Syrians fleeing the war walk towards the border gates at the Akcakale border crossing in Sanliurfa province on June 15. (Bulent Kilic/Agence France-Presse via Getty Images)

Frederic C. Hof, a senior fellow at the Atlantic Council’s Rafik Hariri Center for the Middle East, served as a special adviser for transition in Syria at the State Department in 2012.

With Iran circling the wagons around an ever-shrinking Syrian statelet nominally headed by Bashar al-Assad, a key question is coming into sharp focus: Who might ultimately replace the ruling clan if Tehran cannot keep its clients afloat? The answer is both complex and hopeful: Self-government at local levels is taking root in Syria and forms the basis for what should come next.

One of the few uplifting experiences to be had in any Syrian context these days is to meet with young Syrian activists, as I recently did in Gaziantep, Turkey. A young lawyer said something striking: “This is not just a revolution against Bashar al-Assad. It is a revolution for self-government. Replacing Bashar with someone else issuing decrees from Damascus — even someone much better than Bashar — is not acceptable.”

From the beginning of the Syrian uprising, unarmed activists have formed, under the worst security conditions imaginable, local councils to provide governmental services to their neighbors. This is revolutionary. For 40 years the Assad family had concentrated in its own hands, in Damascus, the direct governing of all Syrians. Officials assigned to Syria’s outback were, at best, order-taking clerks. At worst they were active members of a clan-dominated police state and terror network. Unless Iran helps its client re-subjugate Syria, the days of Damascus-dominated governance are done.

There are today hundreds of local councils throughout non-Assad parts of Syria. Some operate clandestinely in areas overrun by the so-called Islamic State. Some operate in areas where the Assad regime — with Iran’s full support — unloads helicopter-borne “barrel bombs” onto schools, hospitals and mosques. Some operate in neighborhoods subjected to Iranian-facilitated starvation sieges. These local councils are supported by a vast network of civil society organizations — the kinds of voluntary professional associations that undergird Western democracies. All of this is new to Syria. It is the essence of the Syrian Revolution.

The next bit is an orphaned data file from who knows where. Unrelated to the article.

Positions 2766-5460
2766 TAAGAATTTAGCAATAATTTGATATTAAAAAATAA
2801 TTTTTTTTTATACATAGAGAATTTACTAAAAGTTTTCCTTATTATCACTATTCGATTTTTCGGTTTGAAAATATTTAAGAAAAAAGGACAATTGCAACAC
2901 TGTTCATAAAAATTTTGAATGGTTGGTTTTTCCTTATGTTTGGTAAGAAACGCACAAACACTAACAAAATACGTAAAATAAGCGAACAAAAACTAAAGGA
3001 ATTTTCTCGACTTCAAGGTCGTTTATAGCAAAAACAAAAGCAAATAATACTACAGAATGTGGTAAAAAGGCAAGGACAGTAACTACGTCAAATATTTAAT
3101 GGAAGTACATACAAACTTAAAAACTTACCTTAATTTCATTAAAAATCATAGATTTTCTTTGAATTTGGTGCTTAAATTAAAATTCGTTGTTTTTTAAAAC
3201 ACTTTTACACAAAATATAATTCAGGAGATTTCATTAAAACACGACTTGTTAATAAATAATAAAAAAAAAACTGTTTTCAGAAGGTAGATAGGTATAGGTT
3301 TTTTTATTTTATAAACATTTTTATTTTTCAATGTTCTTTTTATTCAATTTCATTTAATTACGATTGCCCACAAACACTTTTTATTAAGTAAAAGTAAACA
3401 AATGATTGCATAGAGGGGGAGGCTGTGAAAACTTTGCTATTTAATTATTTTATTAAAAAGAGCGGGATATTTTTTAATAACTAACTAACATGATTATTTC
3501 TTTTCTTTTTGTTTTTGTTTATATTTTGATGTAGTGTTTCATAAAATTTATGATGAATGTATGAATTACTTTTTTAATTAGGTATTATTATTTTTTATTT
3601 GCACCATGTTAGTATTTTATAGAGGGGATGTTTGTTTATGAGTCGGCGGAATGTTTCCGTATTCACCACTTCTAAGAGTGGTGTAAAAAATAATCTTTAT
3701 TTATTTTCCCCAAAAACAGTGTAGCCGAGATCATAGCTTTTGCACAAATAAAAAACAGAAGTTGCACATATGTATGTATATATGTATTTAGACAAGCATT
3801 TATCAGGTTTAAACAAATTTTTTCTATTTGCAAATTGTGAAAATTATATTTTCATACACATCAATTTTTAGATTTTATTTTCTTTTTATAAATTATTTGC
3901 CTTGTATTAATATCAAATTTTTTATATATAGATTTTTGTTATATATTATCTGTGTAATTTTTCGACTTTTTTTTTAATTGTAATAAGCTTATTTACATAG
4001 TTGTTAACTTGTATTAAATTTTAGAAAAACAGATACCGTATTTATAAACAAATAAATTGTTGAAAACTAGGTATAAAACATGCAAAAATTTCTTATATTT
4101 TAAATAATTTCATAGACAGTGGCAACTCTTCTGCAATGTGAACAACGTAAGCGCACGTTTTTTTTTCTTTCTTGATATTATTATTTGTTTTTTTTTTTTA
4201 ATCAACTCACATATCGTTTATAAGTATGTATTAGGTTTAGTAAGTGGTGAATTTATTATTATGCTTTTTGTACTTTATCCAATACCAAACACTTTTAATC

This combination of local councils and civil society organizations is a cocktail of bottom-up, localized efforts. The women and men risking all for their neighbors are heroes. Yet these heroes are literally unsung. Everyone in Syria knows of Assad and his rapacious family. Many in Syria know the names of exiled opposition figures and leaders of armed groups inside the country. Yet those who represent Syria’s future political elite are largely unknown. Getting these battle-tested leaders into Syria’s national political mainstream is essential.

The challenge is to build links between a Syrian opposition-in-exile recognized by the United States and others as the legitimate representative of the Syrian people and those on the ground who are earning legitimacy the old-fashioned way. Young activists tell sad stories about trying and failing to attract the interest of the opposition’s “Syrian Interim Government” in Gaziantep. They offer compelling accounts about providing vocational training for women while Assad’s bombs fall, about promoting independent judiciaries in the face of Assad’s despotism and the sectarian alternatives, and about helping local councils educate children so that young Syrians can be kept out of the clutches of armed extremists. They also tell of meetings with interim governmental “ministers” who spend all of 20 minutes feigning interest before breaking out their cellphones and moving on to other matters.

Having bestowed recognition on the external opposition in 2012, the United States and its partners should get it ready for prime time — prepare it to govern in case an opportunity, perhaps in the form of a protected haven, suddenly presents itself. Yet the connections of Syria’s would-be political masters to actual, on-the-ground governance in non-Assad, non-Islamic State territory are tenuous. Activists complain that visits to Syria by Turkey-based opposition officials are few, far-between and often invisible.

Western assistance to local councils and civil society organizations has often been excellent. Hands-on U.S. tough love for exiles — often left in the clutches of feuding Saudis, Qataris and Turks — has been abysmally short-changed. Were the Syrian Interim Government to install itself inside the country now, it would be pushing buttons connected to nothing. It would be clueless. It would be instantly irrelevant.

The alternative to Assad is arising from Syria’s grass roots. That alternative needs to be nurtured and protected by the United States and its partners. And it needs to be connected to external structures recognized by the West as legitimate. Failure to do so to date accounts in part for bizarre concerns vocalized by Obama administration officials that Assad — the mass murderer — may fall too quickly. He cannot fall quickly enough. Yet those in governments who agonize about the seeming absence of alternatives have done far too little to nurture one. They have failed to connect the dots between would-be leaders in exile and those inside Syria who are leading a self-government revolution.